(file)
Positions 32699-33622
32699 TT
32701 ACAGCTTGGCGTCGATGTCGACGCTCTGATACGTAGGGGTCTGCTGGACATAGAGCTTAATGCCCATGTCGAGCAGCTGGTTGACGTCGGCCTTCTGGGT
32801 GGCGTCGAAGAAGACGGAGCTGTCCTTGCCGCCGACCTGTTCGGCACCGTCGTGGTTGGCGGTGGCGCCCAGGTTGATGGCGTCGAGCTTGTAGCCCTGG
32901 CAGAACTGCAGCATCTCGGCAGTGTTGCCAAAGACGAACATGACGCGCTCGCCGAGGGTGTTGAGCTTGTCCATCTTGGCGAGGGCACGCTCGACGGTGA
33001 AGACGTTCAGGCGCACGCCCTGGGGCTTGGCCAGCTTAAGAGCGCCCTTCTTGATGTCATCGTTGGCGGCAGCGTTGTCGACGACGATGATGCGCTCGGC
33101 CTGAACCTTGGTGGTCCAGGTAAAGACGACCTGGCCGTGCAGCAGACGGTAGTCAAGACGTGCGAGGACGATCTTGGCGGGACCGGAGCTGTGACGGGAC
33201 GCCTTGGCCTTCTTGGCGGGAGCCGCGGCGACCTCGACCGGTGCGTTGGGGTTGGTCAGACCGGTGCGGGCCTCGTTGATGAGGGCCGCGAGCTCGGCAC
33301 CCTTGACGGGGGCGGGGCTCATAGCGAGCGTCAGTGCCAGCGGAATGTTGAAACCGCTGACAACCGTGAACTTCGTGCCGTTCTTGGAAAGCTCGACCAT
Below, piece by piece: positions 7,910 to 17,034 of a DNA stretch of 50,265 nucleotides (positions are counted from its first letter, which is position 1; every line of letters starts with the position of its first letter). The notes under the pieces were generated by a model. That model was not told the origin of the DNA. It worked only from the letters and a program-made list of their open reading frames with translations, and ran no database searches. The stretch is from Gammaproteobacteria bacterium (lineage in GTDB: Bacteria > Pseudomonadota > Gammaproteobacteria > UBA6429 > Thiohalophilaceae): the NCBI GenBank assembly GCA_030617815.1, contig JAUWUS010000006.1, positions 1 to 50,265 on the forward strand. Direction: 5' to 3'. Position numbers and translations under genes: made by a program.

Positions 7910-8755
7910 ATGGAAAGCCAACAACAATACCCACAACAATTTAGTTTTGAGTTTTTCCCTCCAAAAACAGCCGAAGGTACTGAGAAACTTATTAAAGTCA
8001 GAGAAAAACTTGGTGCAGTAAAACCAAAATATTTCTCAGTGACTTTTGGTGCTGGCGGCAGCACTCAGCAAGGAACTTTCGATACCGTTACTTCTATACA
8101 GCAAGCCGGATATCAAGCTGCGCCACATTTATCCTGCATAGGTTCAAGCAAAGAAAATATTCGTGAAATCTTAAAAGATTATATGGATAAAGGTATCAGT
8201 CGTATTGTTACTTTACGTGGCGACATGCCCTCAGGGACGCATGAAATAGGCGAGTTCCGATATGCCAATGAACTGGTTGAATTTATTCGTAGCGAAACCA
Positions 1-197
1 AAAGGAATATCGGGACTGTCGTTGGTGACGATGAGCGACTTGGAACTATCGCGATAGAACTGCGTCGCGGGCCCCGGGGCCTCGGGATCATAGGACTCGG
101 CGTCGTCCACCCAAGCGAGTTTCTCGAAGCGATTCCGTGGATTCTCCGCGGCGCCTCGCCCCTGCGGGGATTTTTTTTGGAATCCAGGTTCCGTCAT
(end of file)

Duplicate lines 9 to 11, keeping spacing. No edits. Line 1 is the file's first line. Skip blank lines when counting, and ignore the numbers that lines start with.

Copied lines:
33301 CCTTGACGGGGGCGGGGCTCATAGCGAGCGTCAGTGCCAGCGGAATGTTGAAACCGCTGACAACCGTGAACTTCGTGCCGTTCTTGGAAAGCTCGACCAT
Below, piece by piece: positions 7,910 to 17,034 of a DNA stretch of 50,265 nucleotides (positions are counted from its first letter, which is position 1; every line of letters starts with the position of its first letter). The notes under the pieces were generated by a model. That model was not told the origin of the DNA. It worked only from the letters and a program-made list of their open reading frames with translations, and ran no database searches. The stretch is from Gammaproteobacteria bacterium (lineage in GTDB: Bacteria > Pseudomonadota > Gammaproteobacteria > UBA6429 > Thiohalophilaceae): the NCBI GenBank assembly GCA_030617815.1, contig JAUWUS010000006.1, positions 1 to 50,265 on the forward strand. Direction: 5' to 3'. Position numbers and translations under genes: made by a program.

Positions 7910-8755